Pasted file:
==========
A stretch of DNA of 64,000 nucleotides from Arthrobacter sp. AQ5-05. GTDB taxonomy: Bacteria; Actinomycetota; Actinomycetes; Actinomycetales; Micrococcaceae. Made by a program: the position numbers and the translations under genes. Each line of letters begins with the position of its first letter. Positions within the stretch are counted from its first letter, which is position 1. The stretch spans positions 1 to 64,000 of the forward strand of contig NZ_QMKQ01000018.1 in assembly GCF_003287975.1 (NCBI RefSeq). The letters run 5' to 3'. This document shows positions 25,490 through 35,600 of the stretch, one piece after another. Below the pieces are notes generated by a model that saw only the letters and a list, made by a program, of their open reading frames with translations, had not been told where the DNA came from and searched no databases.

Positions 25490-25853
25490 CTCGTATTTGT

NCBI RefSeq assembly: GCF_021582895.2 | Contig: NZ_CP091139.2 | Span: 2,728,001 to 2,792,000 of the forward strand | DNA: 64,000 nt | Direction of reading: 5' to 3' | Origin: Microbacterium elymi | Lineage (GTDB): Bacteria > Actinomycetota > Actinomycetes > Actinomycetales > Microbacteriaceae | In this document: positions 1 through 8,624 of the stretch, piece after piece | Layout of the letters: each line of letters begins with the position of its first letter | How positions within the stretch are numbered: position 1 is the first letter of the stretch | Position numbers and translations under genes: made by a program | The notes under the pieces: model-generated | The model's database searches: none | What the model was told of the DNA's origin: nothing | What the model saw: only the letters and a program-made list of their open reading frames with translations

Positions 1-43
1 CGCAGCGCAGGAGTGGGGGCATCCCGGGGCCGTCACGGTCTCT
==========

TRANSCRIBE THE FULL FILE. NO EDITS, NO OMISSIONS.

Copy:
A stretch of DNA of 64,000 nucleotides from Arthrobacter sp. AQ5-05. GTDB taxonomy: Bacteria; Actinomycetota; Actinomycetes; Actinomycetales; Micrococcaceae. Made by a program: the position numbers and the translations under genes. Each line of letters begins with the position of its first letter. Positions within the stretch are counted from its first letter, which is position 1. The stretch spans positions 1 to 64,000 of the forward strand of contig NZ_QMKQ01000018.1 in assembly GCF_003287975.1 (NCBI RefSeq). The letters run 5' to 3'. This document shows positions 25,490 through 35,600 of the stretch, one piece after another. Below the pieces are notes generated by a model that saw only the letters and a list, made by a program, of their open reading frames with translations, had not been told where the DNA came from and searched no databases.

Positions 25490-25853
25490 CTCGTATTTGT

NCBI RefSeq assembly: GCF_021582895.2 | Contig: NZ_CP091139.2 | Span: 2,728,001 to 2,792,000 of the forward strand | DNA: 64,000 nt | Direction of reading: 5' to 3' | Origin: Microbacterium elymi | Lineage (GTDB): Bacteria > Actinomycetota > Actinomycetes > Actinomycetales > Microbacteriaceae | In this document: positions 1 through 8,624 of the stretch, piece after piece | Layout of the letters: each line of letters begins with the position of its first letter | How positions within the stretch are numbered: position 1 is the first letter of the stretch | Position numbers and translations under genes: made by a program | The notes under the pieces: model-generated | The model's database searches: none | What the model was told of the DNA's origin: nothing | What the model saw: only the letters and a program-made list of their open reading frames with translations

Positions 1-43
1 CGCAGCGCAGGAGTGGGGGCATCCCGGGGCCGTCACGGTCTCT